G. Ramanujam, J.
1. The plaintiff is the appellant. He filed, a suit for declaration of his title to the suit properties and for recovery of possession of the same from defendants 1 and 2. His case was that he had purchased the suit property from one Govindammal under the sale deed Exhibit A-1 dated 4th September, 1965, who had in turn got the property from her paramour, Munuswami Naidu, under a will dated 20th December, 1935, and that his vendor Goviadammal had been in possession and enjoyment of the property on the basis of the said will. It is also the plaintiff's case that taking advantage of the sale deed executed by Govindammal's elder son Ethiraj in their favour under Exhibit B-6 dated 19th August, 1961, the defendants have entered into possession of the 'property and have put up structures thereon and that therefore he was constrained to file the suit for recovery of possession.
2. The defendants resisted the suit contending that their vendor Ethiraj got the suit property from his father Munuswami Naidu, that under Exhibit B-6 he had conveyed his interest in the suit property to them, and that ever since the date of Exhibit B-6 they are in possession of the properties.
3. The trial Court accepted the plaintiff's case that the suit properties originally belonged to Munuswami Naidu, that later the same has been bequeathed to Govindammal under the Will dated 20th December, 1935 and that therefore, the plaintiff has acquired valid title under the sale deed Exhibit A-1 executed by Govindammal in his favour. In that view, it decreed the plaintiff's-suit.
4. On appeal, the lower appellate Court however, took a different view.. It also agreed with the trial Court that Muruswami Naidu had executed a will in favour of Govindammal on 20th December, 1935, but as the original of the will had not been producted into Court and the explanation for non-production of the original will given by the plaintiff and his vendor Govmdammal (P.W. 2) was far from satisfactory, and that, therefore, the plaintiff was not entitled to let in secondary evidence regarding the terms of the will. The lower appellate Court, therefore, felt that the terms of the will not having, been proved, the plaintiff has not proved his vendor's title to the suit property by virtue of the will said to have been executed by Munuswami Naidu on 20th December, 1935. Having held that the plaintiff has not established his title, to the suit property through Govindammal the lower appellate Court dismissed the plaintiff's suit.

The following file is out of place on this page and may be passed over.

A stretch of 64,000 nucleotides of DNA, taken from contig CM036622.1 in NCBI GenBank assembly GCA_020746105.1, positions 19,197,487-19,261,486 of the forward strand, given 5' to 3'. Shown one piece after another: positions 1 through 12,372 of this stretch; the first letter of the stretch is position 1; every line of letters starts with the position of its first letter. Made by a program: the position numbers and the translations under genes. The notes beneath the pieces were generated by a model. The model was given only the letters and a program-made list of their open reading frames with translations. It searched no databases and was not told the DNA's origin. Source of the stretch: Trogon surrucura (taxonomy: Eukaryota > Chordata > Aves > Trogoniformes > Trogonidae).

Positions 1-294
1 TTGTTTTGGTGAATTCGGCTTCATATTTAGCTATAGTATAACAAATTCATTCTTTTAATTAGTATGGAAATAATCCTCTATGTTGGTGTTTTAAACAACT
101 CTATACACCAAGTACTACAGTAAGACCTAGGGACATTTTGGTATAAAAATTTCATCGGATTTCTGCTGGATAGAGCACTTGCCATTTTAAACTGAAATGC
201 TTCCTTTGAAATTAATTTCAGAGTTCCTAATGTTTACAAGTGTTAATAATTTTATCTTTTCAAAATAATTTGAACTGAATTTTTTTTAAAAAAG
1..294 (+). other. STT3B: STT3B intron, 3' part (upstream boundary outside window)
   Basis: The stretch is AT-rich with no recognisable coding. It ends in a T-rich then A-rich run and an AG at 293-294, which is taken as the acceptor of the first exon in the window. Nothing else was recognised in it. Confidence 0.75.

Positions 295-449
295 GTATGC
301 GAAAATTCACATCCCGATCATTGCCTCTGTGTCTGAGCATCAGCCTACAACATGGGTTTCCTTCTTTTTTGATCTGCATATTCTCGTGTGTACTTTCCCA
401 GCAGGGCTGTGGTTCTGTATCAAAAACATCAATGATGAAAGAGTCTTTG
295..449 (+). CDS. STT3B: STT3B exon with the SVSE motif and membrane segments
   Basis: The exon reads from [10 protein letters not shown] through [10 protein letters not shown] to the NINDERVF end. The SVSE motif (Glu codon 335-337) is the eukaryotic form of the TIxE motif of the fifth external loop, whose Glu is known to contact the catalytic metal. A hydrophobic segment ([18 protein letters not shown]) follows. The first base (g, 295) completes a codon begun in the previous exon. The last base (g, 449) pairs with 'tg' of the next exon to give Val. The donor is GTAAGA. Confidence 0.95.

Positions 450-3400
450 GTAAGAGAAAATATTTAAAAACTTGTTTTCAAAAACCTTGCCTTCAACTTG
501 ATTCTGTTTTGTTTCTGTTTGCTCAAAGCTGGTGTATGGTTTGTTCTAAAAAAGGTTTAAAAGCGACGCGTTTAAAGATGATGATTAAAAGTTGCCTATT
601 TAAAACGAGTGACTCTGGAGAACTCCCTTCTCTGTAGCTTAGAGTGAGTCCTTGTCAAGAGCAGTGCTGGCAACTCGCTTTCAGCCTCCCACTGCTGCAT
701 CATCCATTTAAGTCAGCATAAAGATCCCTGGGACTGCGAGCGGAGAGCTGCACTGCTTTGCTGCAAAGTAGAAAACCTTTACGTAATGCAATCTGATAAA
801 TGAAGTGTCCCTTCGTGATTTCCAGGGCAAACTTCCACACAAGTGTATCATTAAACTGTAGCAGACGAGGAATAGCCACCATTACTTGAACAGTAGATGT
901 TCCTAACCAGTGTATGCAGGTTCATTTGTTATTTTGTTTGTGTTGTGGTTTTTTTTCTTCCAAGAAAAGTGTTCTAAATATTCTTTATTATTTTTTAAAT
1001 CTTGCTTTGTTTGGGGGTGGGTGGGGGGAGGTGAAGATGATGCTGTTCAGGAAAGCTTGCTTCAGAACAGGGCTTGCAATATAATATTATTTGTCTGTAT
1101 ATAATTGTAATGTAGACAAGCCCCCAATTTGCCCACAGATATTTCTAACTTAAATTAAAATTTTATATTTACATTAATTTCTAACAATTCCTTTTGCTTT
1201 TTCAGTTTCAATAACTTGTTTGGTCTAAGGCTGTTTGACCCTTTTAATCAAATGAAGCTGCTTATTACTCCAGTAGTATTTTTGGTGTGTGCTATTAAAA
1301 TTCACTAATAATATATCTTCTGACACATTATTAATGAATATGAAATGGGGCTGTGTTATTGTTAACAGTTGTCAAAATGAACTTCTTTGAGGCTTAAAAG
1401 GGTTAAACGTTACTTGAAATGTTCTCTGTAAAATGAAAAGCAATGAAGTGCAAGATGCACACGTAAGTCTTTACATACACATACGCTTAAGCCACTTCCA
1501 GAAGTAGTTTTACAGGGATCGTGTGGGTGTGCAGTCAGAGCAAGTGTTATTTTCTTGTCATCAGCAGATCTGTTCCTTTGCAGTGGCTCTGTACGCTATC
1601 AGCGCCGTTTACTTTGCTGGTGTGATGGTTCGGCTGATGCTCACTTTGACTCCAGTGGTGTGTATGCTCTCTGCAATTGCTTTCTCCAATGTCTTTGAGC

5. In this second appeal, it is urged on behalf of the appellant that the lower appellate Court has not properly considered the evidentiary value of Exhibits A-6 and A-7 the sale deeds executed by Govindammal, plaintiff's vendor, in relation to the other properties wherein reference has been made to the existence of the will dated 20th December, 1935,. executed by Munuswami Naidu. As. already stated the lower appellate Court has proceeded on the basis that Munuswami Naidu had in fact, executed the Will dated 20th December, 1935. But the real question is whether under the will the suit property has been bequeathed to Govindammal. The mere proof of the existence of the will cannot automatically lead to the conclusion that Govindammal got the suit property under the said will. Unless the terms of the will had been proved either by producing the original or by secondary evidence, Govindammal's title to the suit property cannot be upheld.